Lose Weight, Eat Healthy & Don't Blow Your Budget (cont.)
The best way to put nutritious food on your table without breaking the bank is by simply doing a little planning before you shop. Use the grocery ads, whether they come in the newspaper, by email, or you pick them up at the stores.
Before you head out to the store, take three to five minutes to make a list, says Smith.
"Figure you'll have three or four dinners at home this week, and at least two of those will be leftovers. Where will you get the most value? We would certainly recoup our investment of time if we'd spend that three minutes."
Because much of your food dollar is spent on protein, Smith says, it's smart to have a freezer. That way you can stock up at sales of lean ground beef, turkey, chuck roast, and other healthy meats that will stay fresh in the freezer for six to nine months. But, she adds, buying in bulk isn't for everyone.
"Some people are freshness freaks and don't like the idea of keeping food over a long period of time," she says. "Others don't want the work of managing the food inventory. You have to get in the habit of looking the food over and rotating it, and that takes an investment of time."
Time is also a factor in the popularity of bagged salads, grated cheese, cut-up apples and celery, and similar convenience items that are used by about 75% of Americans.
If you want to be frugal, Howard suggests you wash your own greens, grate cheese, and cut up apples and celery. Markup on the prepared versions represents $80 an hour in labor costs for shredded cheese and $75 an hour for sliced apples. But pre-cut watermelon represents just $6 an hour, which Howard says you may find worth it.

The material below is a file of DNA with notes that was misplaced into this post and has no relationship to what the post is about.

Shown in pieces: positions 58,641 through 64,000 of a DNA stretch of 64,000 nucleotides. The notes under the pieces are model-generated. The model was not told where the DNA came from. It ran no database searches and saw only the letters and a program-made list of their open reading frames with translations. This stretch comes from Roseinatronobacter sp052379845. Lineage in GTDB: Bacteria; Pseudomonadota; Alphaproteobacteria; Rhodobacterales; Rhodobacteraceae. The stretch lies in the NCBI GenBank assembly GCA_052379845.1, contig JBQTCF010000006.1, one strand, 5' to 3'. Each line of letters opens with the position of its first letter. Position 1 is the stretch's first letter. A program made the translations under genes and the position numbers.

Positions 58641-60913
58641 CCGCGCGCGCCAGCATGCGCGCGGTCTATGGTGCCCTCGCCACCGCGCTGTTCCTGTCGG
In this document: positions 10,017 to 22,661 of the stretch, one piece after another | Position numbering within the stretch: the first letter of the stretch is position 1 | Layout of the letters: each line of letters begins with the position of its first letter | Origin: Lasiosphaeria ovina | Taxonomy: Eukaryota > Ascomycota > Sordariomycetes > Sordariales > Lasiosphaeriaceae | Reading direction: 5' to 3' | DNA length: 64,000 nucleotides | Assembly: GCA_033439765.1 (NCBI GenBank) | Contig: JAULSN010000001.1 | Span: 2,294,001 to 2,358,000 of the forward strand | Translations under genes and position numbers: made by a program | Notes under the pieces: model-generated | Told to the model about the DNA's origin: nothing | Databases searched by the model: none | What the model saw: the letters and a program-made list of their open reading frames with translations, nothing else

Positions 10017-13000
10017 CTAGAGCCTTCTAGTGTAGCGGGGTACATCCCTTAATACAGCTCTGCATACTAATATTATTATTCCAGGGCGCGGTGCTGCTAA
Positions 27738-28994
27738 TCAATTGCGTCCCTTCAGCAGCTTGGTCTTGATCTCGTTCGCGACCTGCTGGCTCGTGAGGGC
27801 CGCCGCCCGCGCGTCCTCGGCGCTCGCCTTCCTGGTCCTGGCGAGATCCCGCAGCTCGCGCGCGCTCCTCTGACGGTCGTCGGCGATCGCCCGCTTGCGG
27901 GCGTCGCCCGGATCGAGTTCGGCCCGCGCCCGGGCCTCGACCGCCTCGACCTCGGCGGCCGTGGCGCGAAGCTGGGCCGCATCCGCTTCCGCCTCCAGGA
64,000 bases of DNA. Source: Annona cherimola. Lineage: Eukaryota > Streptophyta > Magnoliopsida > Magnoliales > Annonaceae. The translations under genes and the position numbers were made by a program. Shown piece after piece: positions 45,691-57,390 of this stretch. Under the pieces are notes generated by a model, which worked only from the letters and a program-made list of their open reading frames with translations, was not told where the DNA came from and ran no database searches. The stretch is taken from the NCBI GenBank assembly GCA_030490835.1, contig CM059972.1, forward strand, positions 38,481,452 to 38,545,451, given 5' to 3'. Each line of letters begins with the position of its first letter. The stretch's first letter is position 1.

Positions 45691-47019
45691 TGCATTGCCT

Here's a money-saving diet tip that doesn't take time: Don't buy bottled water. Instead, buy dishwasher-safe bottles, and refill them from the tap. As soon as a bottle is empty, it goes into the dishwasher.
"I want to stress that those bottles need to be washed," says Smith. "Get everybody in the household following the same pattern."
When it comes to eating out, saving money often means saving calories as well. Portion control is the key.
"When I talk about my rules for dining out, people roll their eyes," Howard tells WebMD. "No. 1 is, I can think of no restaurant meal I've had in a nice restaurant in the last five years that I couldn't have easily split with someone else. The portions are often enough for three or four people."
He suggests sharing an entree with someone, which most restaurants allow (some add a modest plate charge).
"My rule that really upsets people is, never eat dessert," Howard says. "Desserts that once cost $2 or $3 are now priced at $6 or $7. Yet restaurants make desserts usually for under a quarter." If you must have dessert, order one dessert and extra forks, and share it with the table.
Similarly, he advises not ordering wine with dinner. "The typical house wine costs a restaurant 20 or 30 cents," he says. "Think of what you're paying for a glass."
One less controversial recommendation he has is to take advantage of restaurants' early bird specials. "I like it because it's cheap, and also the portions are smaller," says Howard. "It used to be that restaurants served the same thing for less money during early bird hours, but now they're likely to serve smaller portions for less money."
Of course, trimming portions translates to fewer calories and fewer dollars at home, too. Smith says that restaurants' tendency to supersize has led us to expect larger portions than we need.
The U. S. Department of Agriculture offers an easy-to-remember guide that equates serving sizes to familiar objects. Keep these in mind, and you'll keep both your body and your budget in good shape:
Originally published Dec. 23, 2003
SOURCES: Clark Howard, host, The Clark Howard Show. M.J. Smith, RD/FADA, author of 60 Days of Low-Fat, Low-Cost Meals in Minutes. WebMD Weight Loss Clinic Expert Column: Portion Distortion, by Kathleen Zelman, MPH, RD, published Aug. 8, 2003. Center for Science in the Public Interest.
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